What people are saying about armed drones for Canada

“…whether the drones should be armed, it will probably be part of the identified need that the drones should have an armed capability. Clearly, in foreign operations, during complex missions like in Afghanistan or Libya, for example, the advantage of drones is that they remain in position for long periods of time and they see a lot. The capability for action is also very important, as opposed to waiting longer to call in a fighter or something else in order to solve a problem on the ground. So being able to have a short- or medium-range weapon — depending on the capability of the drone — and being able to act is very important. As we know, during an insurrection, you have to act almost instantaneously.

“So the capability to be armed, if required, especially internationally, will be part of the needs identified for the drones.”

– Lieutenant- General Deschamps, then Commander of the Royal Canadian Air Force, told to the Standing Senate Committee on National Security and Defence on February 27, 2012. (http://www.parl.gc.ca/Content/SEN/Committee/411/secd/04evb-49351-e.htm?Language=E&Parl=41&Ses=1&comm_id=76)

“This Joint Unmanned Surveillance and Target Acquisition System (JUSTAS) will complement existing reconnaissance, surveillance, and target acquisition capabilities, increase maritime and arctic domain awareness and provide precision force application in support of Land and Special Operations Forces.”

– Department of National Defence – Reports on Plans and Priorities 2013-14, Status Report on Transformational and Major Crown Projects. (http://www.vcds-vcemd.forces.gc.ca/sites/internet-eng.aspx?page=15294#unmannedsurveillance)

“As to larger versions like the Reaper or Predator, capable of carrying weighty ‘precision-guided munitions,’ she says this represents ‘a secondary’ function ‘in support of deployed operations.’”

– Royal Canadian Air Force spokesperson Holly-Anne Brown, quoted in NOW, “Aerial acrobatics” by Paul Weinberg, February 14, 2013. (http://www.nowtoronto.com/news/story.cfm?content=191224)

“The Draft JUSTAS Concept of Operations (CONOPS) details possible characteristics of the proposed UAV system that are instructive. The system may be armed, capable of carrying at least two 500-lb. weapons.”

– Major Iain Huddleston, Royal Canadian Air Force, in his paper “Canada First? Defence Strategy and the Future Aerospace ISR ‘System of Systems,’” for the Canadian Forces College. (http://www.cfc.forces.gc.ca/papers/csc/csc35/mds/huddleston.pdf)

“The aircraft should also be able to carry precision-guided munitions, the government said.”

– Letter from the Government of Canada to aerospace firms in July 2012 requesting details about the types of drones now available, as reported in the Ottawa Citizen, “Military to spend $1B on armed drones” by David Pugliese, August 6, 2012. (http://o.canada.com/2012/08/06/military-to-spend-1b-on-armed-drones/)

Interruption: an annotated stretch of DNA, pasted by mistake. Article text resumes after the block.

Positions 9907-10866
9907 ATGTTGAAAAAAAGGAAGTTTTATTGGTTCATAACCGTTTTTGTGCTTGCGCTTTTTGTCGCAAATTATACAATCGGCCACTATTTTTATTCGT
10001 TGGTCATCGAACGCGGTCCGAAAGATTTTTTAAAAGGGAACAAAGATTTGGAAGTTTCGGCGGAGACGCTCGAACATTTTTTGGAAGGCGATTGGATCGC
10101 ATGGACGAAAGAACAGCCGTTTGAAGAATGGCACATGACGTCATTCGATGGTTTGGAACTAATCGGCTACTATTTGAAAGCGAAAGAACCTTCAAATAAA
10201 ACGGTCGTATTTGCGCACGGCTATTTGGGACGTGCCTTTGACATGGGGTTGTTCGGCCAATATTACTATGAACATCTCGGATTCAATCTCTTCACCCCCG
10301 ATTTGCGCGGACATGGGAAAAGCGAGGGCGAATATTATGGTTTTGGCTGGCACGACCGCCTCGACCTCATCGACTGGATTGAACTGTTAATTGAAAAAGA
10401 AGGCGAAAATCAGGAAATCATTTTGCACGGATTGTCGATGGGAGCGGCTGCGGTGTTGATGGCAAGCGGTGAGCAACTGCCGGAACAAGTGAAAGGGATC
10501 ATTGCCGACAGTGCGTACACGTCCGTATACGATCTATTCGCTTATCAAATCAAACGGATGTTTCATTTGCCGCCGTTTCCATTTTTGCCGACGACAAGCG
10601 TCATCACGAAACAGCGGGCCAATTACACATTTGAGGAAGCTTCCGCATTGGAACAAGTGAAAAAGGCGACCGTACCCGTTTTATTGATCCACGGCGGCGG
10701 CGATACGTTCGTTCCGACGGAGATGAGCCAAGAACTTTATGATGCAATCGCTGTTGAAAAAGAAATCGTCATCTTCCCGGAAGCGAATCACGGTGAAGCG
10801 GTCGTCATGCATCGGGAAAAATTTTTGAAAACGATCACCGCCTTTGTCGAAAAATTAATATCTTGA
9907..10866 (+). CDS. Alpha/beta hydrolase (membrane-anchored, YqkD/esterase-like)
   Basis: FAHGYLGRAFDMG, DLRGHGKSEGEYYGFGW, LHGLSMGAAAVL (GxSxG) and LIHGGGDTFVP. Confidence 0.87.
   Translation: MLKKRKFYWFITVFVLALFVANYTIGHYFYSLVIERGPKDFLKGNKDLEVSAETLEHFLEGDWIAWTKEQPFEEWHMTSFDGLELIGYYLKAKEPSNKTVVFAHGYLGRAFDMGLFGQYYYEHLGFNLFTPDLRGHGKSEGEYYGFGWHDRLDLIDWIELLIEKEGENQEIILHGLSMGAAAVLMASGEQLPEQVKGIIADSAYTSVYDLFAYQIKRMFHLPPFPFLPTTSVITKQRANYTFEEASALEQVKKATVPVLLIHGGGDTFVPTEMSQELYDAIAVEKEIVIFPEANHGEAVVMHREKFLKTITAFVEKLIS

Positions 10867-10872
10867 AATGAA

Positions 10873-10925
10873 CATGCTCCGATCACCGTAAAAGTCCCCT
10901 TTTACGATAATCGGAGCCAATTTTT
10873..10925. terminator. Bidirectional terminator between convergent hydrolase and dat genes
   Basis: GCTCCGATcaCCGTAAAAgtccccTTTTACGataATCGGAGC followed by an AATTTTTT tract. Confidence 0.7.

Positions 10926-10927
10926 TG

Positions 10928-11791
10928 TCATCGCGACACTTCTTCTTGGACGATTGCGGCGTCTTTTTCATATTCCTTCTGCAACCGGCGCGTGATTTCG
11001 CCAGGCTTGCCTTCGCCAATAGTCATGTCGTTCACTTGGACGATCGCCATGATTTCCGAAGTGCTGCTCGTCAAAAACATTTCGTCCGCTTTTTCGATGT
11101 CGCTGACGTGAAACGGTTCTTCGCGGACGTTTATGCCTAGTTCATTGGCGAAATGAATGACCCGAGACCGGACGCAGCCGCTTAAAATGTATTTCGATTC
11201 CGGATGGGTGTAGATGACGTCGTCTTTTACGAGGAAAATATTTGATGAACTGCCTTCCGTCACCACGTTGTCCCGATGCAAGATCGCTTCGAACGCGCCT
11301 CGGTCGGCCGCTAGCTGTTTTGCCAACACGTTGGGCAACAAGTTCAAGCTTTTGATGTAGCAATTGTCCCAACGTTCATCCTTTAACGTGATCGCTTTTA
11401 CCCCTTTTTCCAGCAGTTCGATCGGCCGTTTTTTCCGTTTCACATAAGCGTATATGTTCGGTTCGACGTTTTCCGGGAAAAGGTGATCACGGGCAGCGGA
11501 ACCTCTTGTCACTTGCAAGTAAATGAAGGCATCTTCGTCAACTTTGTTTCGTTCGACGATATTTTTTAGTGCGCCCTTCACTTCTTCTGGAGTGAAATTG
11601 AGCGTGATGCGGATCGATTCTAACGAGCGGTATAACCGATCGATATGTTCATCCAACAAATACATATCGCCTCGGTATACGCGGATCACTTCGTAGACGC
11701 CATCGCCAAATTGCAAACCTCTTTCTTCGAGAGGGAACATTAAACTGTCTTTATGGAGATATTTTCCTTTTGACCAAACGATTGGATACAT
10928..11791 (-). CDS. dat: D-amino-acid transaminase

“Responding to high-level government discussions on ways to address future operational needs for the war, Canadian Forces planners detailed a proposal to purchase a fleet of armed unmanned aerial vehicles at a cost of roughly $600 million. ‘There are currently limited options available for a weaponized UAV, a crucial requirement for this and future operations,’ the briefing noted.”

– A briefing presented August 16, 2011, to Defence Minister Peter MacKay by DND Deputy Minister Robert Fonberg and Chief of the Defence Staff Gen. Walter Natynczyk, as reported in the Ottawa Citizen, “Military to spend $1B on armed drones” by David Pugliese, August 6, 2012. (http://o.canada.com/2012/08/06/military-to-spend-1b-on-armed-drones/)

“Wuennenberg said the UAVs to be purchased for JUSTAS would be capable of carrying weapons, but the primary role for the aircraft is ISR.”

– JUSTAS deputy project director Maj. Mark Wuennenberg, reported in Defence News, “Notebook: Canada Rethinks Intel Strategy” by David Pugliese, January 25, 2012. (http://www.defensenews.com/print/article/20120125/C4ISR02/301250005/Notebook-Canada-Rethinks-Intel-Strategy)


“As part of the Canada First Defence Strategy (please see http://www.forces.gc.ca/site/pri/first-premier/index-eng.asp for more information), the Joint Unmanned Surveillance Target Acquisition System (JUSTAS) will ensure that the Canadian Armed Forces is equipped with the tools it needs to be a modern, multi-role force, taking on the challenges of the 21st century. The system will be used primarily for surveillance and reconnaissance.”

– Conservative Member of Parliament for riding of Macleod Ted Menzies, in an email to a constituent delivered on March 28, 2013.


No comments yet

The comments are closed.